Larry Seyer Acoustic Drums Aircraft Hanger Mallet Drum Kit
The “Larry Seyer Acoustic Drums” library was originally released on the now extinct format “GigaStudio III”.
However, it was so far ahead of its time when it was released in 2007, that even today, few drum libraries have achieved what the library set out to do way back when.
I have sat on this drum library and not done anything with it (i.e. converted it to any other format) since TASCAM killed the GigaStudio format in 2008 shortly after we released it.
When I found Pianobook and downloaded some of the libraries, I was impressed with the dedication the members have in creating new sounds and libraries. It made me think… maybe I should package one of the drum-kits from my library and upload it to the website so others can enjoy at least one of the drum-kits while I decide what I’m going to do with the other 70 drum- kits I have sitting here.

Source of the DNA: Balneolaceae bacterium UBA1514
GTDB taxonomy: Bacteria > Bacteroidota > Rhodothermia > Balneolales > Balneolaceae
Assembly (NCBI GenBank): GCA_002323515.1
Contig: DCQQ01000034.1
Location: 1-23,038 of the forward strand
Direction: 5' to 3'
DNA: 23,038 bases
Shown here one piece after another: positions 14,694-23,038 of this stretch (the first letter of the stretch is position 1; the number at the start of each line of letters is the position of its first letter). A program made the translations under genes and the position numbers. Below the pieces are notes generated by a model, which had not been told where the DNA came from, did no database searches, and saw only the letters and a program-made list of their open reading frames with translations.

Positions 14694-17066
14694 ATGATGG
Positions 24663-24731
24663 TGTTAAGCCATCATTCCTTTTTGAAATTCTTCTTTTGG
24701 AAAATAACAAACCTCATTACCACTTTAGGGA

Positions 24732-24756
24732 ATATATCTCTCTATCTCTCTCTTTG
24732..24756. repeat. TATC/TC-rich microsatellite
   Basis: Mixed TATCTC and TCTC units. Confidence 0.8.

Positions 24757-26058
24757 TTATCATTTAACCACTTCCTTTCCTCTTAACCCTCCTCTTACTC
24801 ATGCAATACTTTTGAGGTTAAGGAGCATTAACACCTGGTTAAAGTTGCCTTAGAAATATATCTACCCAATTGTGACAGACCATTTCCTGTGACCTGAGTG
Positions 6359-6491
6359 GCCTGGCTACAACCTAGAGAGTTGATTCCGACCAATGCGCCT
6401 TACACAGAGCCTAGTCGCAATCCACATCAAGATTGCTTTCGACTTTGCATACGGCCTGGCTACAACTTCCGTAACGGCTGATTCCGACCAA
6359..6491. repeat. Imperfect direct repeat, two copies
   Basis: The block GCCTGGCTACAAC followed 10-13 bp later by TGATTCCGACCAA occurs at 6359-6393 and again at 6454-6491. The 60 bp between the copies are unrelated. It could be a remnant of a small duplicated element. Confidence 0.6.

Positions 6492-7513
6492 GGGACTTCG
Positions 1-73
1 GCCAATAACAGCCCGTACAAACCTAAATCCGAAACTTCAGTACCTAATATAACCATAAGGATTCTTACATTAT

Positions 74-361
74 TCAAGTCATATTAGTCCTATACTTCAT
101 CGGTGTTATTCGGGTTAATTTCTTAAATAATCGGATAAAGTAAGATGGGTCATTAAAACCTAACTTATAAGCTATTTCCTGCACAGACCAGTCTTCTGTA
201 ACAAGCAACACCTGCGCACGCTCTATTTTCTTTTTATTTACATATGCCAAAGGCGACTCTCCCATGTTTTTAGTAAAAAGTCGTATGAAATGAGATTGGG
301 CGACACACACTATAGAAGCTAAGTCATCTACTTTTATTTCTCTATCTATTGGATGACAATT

So I spent today (May 16th, 2020) going through my old hard drives and converting one of the original GigaStudio drum-kits to various formats. I tried converting it to Kontakt 6 first, but it didn’t sound right to my ears after the conversion, so I abandoned the effort.
I also considered using Apple Logic’s ESX-24 format, but since Apple just killed that sampler, I decided I had better find a format that would be around for a while and was not limited to only OS-X.
Since SFZ is cross platform and sounded as close to the original sound the library produced, I chose that format for this kit.
Why did I choose this particular drum-kit?